Here’s a quick list of widget roles that have equivalents in HTML where the HTML element should be preferred whenever possible:

WAI-ARIA role Native element Notes
button button use type=”button” if it should not act as a submit button
checkbox input type=”checkbox”
radiogroup and radio fieldset/legend and input type=”radio” fieldset is the container, legend the prompt for which the radio buttons are the answer for, and the input with type of “radio” are the actual radio buttons
combobox select size=”1″ Only exception is if you need to create a very rich compound widget. But even then, combobox is a real mess which warrants its own blog post.
listbox select with a size greater than 1 Only exception is if you create a rich auto/complete widget
option option As children of select elements or combobox or listbox role elements
list ul or ol Not to be confused with listbox! list is a non-interactive list such as an unordered or ordered list. Those should always be preferred. Screen readers generally also supporting nesting them and get the level right automatically.
spinbutton input type=”number” If the browser supports it.
link a with href attribute Should, in my humble opinion, never ever ever be used in an HTML document!
form form Nobody I know from the accessibility community can actually explain to me why this one is even in the spec. I suspect it has to do primarily with SVG, and maybe EPUB.

The reason all these roles to native elements mappings are in there at all are because of the fact that WAI-ARIA can also be applied to other markup such as EPUB 3 and SVG 2. Also, some elements such as spin buttons and others are new in HTML5, but because WAI-ARIA was originally meant to complement HTML 4.01 and XHTML 1.x, and HTML5 was developed in parallel, roles, states and properties were bound to overlap, but got more defined behaviors in browsers for HTML5.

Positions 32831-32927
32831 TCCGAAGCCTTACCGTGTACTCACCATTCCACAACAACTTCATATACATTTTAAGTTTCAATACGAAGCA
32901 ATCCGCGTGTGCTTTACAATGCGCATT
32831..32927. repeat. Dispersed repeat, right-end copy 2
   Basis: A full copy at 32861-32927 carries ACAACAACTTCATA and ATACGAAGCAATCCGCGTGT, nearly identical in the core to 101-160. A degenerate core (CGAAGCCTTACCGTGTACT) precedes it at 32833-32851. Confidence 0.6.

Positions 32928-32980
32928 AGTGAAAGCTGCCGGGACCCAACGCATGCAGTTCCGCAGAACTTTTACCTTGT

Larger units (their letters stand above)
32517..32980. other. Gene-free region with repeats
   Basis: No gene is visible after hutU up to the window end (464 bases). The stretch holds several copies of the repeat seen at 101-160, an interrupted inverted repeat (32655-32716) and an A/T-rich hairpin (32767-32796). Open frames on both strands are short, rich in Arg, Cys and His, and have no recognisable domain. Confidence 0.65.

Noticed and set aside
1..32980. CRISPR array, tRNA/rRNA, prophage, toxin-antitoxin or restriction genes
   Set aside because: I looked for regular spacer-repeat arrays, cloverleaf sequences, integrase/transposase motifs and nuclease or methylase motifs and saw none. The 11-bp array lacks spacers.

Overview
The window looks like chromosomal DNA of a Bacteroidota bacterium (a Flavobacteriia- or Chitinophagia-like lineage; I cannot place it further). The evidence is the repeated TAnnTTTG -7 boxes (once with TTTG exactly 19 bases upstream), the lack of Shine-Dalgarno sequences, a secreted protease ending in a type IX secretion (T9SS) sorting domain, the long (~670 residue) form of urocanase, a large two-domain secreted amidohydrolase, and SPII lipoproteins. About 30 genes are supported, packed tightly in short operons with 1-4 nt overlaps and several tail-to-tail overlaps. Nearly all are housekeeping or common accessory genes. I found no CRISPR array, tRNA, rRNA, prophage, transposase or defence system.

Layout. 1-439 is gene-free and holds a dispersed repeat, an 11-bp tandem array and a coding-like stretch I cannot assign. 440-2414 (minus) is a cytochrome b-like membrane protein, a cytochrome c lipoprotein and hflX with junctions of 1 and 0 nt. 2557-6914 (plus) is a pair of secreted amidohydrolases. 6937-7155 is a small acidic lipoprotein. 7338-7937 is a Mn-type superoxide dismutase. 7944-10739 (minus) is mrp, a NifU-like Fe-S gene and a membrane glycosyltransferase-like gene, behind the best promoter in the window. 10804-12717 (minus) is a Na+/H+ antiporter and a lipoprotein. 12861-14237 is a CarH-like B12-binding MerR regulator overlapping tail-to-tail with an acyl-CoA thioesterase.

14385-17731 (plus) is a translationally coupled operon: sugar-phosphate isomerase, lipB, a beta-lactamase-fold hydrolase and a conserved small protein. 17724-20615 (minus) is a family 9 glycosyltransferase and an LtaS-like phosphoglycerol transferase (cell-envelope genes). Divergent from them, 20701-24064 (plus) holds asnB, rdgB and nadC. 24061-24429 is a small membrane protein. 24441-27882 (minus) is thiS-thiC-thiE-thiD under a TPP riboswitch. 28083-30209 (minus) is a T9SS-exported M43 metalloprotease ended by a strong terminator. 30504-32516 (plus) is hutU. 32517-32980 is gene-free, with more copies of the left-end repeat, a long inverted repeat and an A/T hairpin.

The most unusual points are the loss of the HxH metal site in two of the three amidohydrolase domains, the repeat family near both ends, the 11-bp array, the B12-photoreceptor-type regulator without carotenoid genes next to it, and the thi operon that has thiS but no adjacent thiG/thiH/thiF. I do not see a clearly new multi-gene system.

Likewise, you should prefer states such as disabled and required over the WAI-ARIA equivalents aria-disabled and aria-required if you’re writing HTML5. If you write HTML 4.01 still, this rule does not apply. If you’re specifically targetting HTML5, though, there is not really a need for the aria-required, aria-disabled and aria-invalid states, since the browsers take care of that for you. And yes, I know that I am in disagreement with some other accessibility experts, who advise to use both the HTML5 and WAI-ARIA attributes in parallel. Problem with that is, in my opinion, that it is then extra work to keep the WAI-ARIA attributes in sync. Especially with the aria-invalid attribute, this means that you’ll still have to put in some JavaScript that responds to the state of the HTML5 form validation state.

Why this duplication? Why can’t the browser just also react to the WAI-ARIA attributes as it does to the HTML ones?